WSS » 28 March 2013
WSS: Sam Lowes - Q&A
Yeah I had a normal schooling, my dad was very firm on that and he said that if I wanted to race, I'd have to do well at my exams. I didn't go further than GCSEs but I did get 10 of them, all A* or A, and I didn't find them too much trouble. I found school relatively easy, I was just lucky in that way.
How often do you attend each other's races?
We come to any races we can unless the calendar clashes. We help each other on the riding side. We'll watch each other and if Alex says something to me about my riding, I always listen because I know he sincerely wants to help.
But I hate watching him ride; it's the worst thing in the world. Last year I got a little better, but before that I couldn't really watch him to be honest. I get a lot more nervous watching him than about myself.
He's really solid now and not making so many mistakes so I don't get so nervous anymore, having said that though, it's a good nervous because I know how good he can be and I just want him to do his best.
Your results seemed to improve after doing your stint in World Superstock in 2008, would you agree?
I wouldn't necessarily agree with that. A lot of that improvement came with age and opportunity. I was previously in a family team which didn't have the budget or the bike, but I learned quite a lot and also got experience in Europe. I was still quite young.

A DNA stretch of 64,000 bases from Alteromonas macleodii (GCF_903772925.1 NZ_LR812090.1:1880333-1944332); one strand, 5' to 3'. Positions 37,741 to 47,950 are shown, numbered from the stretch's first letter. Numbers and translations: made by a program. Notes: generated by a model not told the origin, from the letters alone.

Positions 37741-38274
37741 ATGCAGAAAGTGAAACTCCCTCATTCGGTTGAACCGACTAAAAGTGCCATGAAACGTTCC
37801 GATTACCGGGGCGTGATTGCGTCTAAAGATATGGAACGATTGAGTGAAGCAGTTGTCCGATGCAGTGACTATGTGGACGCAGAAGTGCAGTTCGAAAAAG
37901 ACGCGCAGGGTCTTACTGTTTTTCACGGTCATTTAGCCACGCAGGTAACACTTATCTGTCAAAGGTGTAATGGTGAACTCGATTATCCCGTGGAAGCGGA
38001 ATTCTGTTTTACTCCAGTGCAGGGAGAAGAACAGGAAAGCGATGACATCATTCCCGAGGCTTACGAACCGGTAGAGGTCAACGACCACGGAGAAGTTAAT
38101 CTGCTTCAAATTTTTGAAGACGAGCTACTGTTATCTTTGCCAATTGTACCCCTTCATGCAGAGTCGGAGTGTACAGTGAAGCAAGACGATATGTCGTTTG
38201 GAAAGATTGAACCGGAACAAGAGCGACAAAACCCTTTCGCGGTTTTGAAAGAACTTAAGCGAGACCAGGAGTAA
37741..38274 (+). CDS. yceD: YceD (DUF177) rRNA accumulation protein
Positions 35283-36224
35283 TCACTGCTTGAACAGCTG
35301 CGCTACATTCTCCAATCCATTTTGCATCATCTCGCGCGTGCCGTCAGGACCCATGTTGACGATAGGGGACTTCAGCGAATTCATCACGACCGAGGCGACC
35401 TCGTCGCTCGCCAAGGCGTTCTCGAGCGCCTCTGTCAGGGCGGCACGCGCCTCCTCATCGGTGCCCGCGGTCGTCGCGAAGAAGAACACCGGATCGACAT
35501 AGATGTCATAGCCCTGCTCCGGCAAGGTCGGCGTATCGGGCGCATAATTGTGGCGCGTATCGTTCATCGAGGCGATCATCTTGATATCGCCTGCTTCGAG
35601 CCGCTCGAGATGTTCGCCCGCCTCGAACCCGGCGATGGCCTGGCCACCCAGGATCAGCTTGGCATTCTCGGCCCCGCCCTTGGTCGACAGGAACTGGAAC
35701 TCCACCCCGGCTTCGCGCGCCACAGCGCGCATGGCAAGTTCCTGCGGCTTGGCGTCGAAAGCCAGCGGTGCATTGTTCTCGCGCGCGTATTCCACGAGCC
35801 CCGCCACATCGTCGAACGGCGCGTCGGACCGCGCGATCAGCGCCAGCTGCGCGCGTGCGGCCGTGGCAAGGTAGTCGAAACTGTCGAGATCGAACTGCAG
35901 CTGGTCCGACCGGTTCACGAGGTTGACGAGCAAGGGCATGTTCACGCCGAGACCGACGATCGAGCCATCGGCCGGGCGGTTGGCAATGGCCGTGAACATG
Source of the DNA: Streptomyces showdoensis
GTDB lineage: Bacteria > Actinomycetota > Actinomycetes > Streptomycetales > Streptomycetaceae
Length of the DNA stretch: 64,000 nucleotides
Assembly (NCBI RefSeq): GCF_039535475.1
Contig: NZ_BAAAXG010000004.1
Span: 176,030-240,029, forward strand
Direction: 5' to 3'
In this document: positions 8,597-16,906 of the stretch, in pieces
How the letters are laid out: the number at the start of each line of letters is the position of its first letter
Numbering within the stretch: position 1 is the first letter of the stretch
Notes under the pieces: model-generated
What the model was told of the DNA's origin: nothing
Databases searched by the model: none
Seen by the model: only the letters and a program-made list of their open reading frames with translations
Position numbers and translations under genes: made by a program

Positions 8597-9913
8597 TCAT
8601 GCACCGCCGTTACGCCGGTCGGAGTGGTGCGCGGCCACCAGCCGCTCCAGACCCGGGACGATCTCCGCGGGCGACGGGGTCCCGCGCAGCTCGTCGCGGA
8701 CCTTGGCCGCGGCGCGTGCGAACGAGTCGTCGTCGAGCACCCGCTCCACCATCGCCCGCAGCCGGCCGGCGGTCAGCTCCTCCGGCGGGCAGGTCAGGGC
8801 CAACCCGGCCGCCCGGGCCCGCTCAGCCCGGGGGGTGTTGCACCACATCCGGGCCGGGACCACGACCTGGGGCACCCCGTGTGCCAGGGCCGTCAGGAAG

Also previously I was still working as an electrician for my dad. The deal was that if we worked 5.5 or 6 days a week, he'd pay for the racing. I also had to do training after work, but I was happy enough with that. He put loads of money into the racing and I definitely do appreciate it. I'm lucky to have the parents I do.
The year afterwards I knew that if I wanted to be a bike racer I would have to knuckle down and put everything into it. It was a kind of make or break time for me.
Are you training more now?
We both moved out of home to Derby because we've got a new trainer, the same one as Leon Haslam uses. You have to move out at some point. Training is important, you've got to know that you are as fit as you possibly can be. It's only when you know that you've given 100% for every lap of the race that you can feel happy.
I usually train 7 until 10:30am every day. It's particularly difficult late November, early December when we start even earlier at 6.30 and it's always hard on the running track in the freezing cold, but that's what makes the difference. People often underestimate how hard it is to ride a bike at our level and the off track commitment and work you have to put in.
It's all linked, if you get tired, you lose concentration and then you can make mistakes. You need to train as hard as you can.
Last season you were with a race winning team, PTR, but changed to Yakhnich Yamaha, why was that?
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